Amazon Prime Day Is Back With an Extra Day

The only thing better than a full day of deals and discounts is TWO days of deals and discounts. Luckily, Amazon has

Everyone’s favorite online shopping holiday is getting a little longer, as Amazon has announced that their Prime Day celebration will last two days now instead of one.

In 2015, Amazon decided to celebrate its 20th birthday with a special day of low prices on the mammoth online retailer’s website. Shoppers purchased a whopping 34.4 million items in the 24-hour span, dwarfing even Amazon’s best Black Friday counts on a random Wednesday in July. In the past few years, the tradition has exploded with more than 100 million items sold in 2018.

You know what they say in the tech industry though: Innovation is key. That’s why Amazon has decided to spice things up a bit for the fifth anniversary of the storied sale-a-bration with a two-day extravaganza the likes of which we’ve never seen before!

When Is Amazon Prime Day?

The special two-day Amazon Prime Day takes places from July 15th to July 16th. More specifically, it will begin just after midnight (PST) and last for a full 48 hours, giving you access to deals and discounts on everything you could possibly imagine. Prime member will also have access to a number of other discounts and deals leading up to the day, so keep an eye out for special offers.

As Amazon noted, there will be one million deals available on the website, the same number provided last year. However, hopefully we won’t have to endure some of the growing pains that came with last year’s celebration.

Why Two Days?

For one, last year’s Prime Day was a bit of a disaster for Amazon, and they’re likely looking to earn back some trust. The notably popular website crashed almost immediately after Prime Day began, leaving online shoppers to scramble furiously on social media to figure out what had happened, and why they weren’t saving money on virtual assistants and video games. Hopefully, this year will be different.

“We worked super hard throughout the year to ensure that we’re prepared for this year,” said Cem Sibay, vice president of Prime, in an interview with Verge.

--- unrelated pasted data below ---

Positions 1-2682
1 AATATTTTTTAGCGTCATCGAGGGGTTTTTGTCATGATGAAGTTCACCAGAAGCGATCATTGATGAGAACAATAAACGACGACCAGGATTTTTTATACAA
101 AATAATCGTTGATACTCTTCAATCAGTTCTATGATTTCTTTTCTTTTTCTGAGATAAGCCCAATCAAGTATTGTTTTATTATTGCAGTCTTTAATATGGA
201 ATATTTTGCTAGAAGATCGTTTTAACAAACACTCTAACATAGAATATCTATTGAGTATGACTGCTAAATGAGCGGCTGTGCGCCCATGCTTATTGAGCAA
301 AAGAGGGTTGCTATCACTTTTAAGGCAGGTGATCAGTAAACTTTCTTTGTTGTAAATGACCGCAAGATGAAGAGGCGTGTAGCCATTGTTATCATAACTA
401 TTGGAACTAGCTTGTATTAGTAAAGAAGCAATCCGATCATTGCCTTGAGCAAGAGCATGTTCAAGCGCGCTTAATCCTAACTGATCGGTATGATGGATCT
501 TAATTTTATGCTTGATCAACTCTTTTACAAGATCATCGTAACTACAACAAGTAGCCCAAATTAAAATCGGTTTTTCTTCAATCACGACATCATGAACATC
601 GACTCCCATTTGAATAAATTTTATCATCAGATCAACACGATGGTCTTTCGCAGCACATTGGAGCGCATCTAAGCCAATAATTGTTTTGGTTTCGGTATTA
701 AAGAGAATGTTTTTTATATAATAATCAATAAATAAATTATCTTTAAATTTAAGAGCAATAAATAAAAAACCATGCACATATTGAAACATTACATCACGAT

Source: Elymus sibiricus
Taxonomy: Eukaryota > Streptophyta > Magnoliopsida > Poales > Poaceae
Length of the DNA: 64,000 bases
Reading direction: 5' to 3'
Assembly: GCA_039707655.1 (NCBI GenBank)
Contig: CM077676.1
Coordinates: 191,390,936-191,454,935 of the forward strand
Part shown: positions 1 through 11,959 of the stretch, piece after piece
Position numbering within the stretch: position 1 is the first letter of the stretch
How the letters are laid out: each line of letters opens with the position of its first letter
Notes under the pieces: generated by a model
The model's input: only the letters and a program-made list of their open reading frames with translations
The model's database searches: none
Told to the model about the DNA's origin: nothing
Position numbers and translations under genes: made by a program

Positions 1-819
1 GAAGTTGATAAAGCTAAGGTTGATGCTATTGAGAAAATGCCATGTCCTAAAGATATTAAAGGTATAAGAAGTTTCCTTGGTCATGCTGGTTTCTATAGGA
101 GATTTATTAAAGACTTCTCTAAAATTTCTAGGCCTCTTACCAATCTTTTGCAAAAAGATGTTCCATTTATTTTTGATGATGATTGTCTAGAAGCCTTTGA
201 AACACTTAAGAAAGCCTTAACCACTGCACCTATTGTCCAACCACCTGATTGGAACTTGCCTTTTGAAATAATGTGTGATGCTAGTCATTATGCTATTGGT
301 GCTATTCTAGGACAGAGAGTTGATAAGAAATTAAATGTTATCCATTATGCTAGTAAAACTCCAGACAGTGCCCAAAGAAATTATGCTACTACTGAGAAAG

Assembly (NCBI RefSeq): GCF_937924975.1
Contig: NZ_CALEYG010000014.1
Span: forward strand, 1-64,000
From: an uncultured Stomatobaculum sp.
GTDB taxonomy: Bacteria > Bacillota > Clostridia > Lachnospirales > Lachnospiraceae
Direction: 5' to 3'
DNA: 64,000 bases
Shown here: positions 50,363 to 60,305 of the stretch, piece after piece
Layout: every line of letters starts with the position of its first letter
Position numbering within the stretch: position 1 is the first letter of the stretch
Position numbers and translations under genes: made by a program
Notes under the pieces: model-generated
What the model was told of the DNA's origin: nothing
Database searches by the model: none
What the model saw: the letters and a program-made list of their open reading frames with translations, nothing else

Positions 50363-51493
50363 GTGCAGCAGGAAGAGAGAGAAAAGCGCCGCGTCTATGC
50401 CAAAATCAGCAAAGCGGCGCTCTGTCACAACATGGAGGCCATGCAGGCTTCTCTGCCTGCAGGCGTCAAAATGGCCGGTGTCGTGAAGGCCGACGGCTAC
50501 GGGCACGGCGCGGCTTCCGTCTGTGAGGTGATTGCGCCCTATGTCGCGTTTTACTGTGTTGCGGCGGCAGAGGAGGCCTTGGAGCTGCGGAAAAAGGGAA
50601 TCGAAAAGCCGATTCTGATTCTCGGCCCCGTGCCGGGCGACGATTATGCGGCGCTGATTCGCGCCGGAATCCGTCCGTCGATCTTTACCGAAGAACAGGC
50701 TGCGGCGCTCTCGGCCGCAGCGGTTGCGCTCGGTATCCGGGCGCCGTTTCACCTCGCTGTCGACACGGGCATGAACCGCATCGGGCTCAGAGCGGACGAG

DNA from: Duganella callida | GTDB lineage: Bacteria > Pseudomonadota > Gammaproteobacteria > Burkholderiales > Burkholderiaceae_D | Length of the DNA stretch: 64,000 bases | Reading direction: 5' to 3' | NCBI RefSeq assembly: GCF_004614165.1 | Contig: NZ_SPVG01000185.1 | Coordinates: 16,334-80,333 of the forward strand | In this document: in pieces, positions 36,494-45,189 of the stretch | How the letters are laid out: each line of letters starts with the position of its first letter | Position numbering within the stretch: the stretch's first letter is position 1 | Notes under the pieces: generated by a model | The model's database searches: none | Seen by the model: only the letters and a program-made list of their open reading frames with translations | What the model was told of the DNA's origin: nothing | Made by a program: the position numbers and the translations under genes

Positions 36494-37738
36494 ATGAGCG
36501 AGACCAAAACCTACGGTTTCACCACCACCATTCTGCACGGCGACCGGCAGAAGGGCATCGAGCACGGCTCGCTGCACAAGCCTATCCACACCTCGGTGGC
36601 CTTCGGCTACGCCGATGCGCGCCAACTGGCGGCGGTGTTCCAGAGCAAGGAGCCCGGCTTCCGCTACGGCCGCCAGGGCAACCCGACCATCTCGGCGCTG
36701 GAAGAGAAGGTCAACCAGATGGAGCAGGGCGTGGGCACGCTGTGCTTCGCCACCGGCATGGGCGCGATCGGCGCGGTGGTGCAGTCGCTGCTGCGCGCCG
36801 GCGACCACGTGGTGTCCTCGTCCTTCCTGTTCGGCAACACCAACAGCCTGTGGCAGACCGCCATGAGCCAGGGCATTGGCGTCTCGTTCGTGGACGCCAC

Additionally, this jump to 48 hours is hardly out of nowhere, as last year also saw Amazon giving online shoppers a full 36 hours of deals, so the late night browsers had the same opportunities as the early morning deal hunters. Adding hours to the sales event, particularly for its fifth anniversary, seems to be the new Prime Day trend, and heck, we could see a Prime Week promotion surface before you know it.

Can I Really Get A Deal on Prime Day?

That’s the question, isn’t it? Is it worth it to take advantage of Prime Day deals or is it just another corporate scam to get you to part with your hard-earned dollars? Well, it’s both!

Sure, Amazon uses Prime Day attract customers to memberships and get you to buy boatloads of electronics, appliances, and the like, but that doesn’t mean you can’t actually save some money. We did a little research last year and found that Prime Day is at least comparable to the lowest prices you’ll find on certain items, making it prime deal hunting season.

However, if you don’t see one of your desired items on sale for Amazon Prime Day, don’t force it. Discounted knock-offs are hardly worth it under the circumstances — even with an attractive Prime Day deal attached to them — particularly because there’s a good chance your desired item will be cheaper at a later date. Between Black Friday, Cyber Monday, and all the other online shopping holidays, you’ll have plenty of opportunities to get a discount if Prime Day doesn’t work out.

Did you find this article helpful? Click on one of the following buttons
We're so happy you liked! Get more delivered to your inbox just like it.

We're sorry this article didn't help you today – we welcome feedback, so if there's any way you feel we could improve our content, please email us at

Written by:
Conor is the Lead Writer for For the last six years, he’s covered everything from tech news and product reviews to digital marketing trends and business tech innovations. He's written guest posts for the likes of Forbes, Chase, WeWork, and many others, covering tech trends, business resources, and everything in between. He's also participated in events for SXSW, Tech in Motion, and General Assembly, to name a few. He also cannot pronounce the word "colloquially" correctly. You can email Conor at
Explore More See all news
Back to top